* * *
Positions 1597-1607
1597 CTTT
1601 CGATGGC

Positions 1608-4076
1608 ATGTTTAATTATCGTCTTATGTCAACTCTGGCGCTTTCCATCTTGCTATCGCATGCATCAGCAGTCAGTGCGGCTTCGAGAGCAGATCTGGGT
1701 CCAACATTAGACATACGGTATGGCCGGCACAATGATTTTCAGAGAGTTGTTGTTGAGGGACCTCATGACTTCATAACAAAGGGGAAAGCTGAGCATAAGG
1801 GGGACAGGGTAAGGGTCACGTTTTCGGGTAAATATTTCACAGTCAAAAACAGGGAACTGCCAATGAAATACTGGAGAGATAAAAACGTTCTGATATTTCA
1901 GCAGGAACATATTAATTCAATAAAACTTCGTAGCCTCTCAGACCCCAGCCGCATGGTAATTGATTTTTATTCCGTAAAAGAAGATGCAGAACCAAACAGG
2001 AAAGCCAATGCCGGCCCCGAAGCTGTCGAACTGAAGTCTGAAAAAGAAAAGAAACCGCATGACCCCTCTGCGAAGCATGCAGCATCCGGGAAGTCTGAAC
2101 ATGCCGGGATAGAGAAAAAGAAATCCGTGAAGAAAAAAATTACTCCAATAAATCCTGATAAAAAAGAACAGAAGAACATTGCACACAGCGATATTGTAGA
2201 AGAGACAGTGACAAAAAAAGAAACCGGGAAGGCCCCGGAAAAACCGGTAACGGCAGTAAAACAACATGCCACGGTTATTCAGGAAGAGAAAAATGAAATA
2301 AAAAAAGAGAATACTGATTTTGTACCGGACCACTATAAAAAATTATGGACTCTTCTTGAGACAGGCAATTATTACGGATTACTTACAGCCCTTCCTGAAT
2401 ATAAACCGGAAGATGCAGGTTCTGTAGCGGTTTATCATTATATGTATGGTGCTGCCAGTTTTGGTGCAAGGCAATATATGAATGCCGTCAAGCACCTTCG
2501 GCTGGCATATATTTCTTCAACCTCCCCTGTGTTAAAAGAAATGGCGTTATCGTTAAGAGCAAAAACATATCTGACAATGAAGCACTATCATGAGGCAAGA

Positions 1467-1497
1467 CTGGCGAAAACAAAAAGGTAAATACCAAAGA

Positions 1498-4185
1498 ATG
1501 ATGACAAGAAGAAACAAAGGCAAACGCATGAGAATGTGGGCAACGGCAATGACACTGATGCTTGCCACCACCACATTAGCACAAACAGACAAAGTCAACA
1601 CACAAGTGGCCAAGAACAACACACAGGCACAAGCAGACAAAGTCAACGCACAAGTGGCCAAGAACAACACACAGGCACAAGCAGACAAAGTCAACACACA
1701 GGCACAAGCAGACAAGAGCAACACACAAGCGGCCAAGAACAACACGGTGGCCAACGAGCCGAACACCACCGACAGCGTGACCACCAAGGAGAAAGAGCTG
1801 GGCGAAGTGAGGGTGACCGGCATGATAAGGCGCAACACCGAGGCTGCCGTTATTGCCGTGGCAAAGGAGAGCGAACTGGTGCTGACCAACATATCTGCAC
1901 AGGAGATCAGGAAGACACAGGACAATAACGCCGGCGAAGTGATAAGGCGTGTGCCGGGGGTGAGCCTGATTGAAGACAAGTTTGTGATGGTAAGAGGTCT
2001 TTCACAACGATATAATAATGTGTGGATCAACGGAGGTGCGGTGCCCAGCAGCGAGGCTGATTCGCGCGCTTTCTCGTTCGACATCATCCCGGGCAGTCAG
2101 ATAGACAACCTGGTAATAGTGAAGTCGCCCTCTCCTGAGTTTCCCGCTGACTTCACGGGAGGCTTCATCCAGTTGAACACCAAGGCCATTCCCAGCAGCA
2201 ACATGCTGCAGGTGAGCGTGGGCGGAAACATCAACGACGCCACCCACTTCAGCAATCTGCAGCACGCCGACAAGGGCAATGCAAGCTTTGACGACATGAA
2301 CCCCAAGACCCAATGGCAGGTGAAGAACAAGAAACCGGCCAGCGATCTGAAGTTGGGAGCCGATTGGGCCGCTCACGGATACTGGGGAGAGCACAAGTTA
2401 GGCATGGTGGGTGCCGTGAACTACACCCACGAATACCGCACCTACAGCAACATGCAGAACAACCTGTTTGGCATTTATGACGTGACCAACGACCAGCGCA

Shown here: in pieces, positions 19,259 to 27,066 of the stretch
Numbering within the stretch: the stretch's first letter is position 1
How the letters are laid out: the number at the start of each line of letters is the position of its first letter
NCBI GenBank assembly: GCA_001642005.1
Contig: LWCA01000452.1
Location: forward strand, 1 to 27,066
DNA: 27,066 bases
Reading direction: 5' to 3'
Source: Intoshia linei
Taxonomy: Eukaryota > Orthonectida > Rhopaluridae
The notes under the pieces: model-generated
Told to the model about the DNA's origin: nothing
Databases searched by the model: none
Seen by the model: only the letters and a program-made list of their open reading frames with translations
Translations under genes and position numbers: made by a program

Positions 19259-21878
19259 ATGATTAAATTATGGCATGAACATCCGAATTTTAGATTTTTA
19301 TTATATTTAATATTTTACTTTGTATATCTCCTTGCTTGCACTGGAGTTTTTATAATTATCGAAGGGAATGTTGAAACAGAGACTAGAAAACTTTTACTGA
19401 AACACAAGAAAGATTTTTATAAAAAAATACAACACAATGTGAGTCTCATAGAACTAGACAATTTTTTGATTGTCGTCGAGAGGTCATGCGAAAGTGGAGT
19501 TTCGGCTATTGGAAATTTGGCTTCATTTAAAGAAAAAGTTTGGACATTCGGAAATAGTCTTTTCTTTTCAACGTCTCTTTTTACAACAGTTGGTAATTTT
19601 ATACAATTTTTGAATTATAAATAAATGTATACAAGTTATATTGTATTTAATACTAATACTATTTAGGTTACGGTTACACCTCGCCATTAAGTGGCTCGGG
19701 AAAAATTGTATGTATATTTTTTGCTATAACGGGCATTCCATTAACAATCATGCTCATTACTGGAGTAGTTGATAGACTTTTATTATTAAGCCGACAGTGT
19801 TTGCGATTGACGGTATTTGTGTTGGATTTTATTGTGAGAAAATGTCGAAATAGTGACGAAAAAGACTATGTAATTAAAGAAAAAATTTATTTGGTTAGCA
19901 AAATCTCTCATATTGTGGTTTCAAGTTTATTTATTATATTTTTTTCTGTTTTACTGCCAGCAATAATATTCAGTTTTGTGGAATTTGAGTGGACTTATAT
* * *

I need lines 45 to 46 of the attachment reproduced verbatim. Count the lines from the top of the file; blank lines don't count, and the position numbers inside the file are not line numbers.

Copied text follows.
19259 ATGATTAAATTATGGCATGAACATCCGAATTTTAGATTTTTA
19301 TTATATTTAATATTTTACTTTGTATATCTCCTTGCTTGCACTGGAGTTTTTATAATTATCGAAGGGAATGTTGAAACAGAGACTAGAAAACTTTTACTGA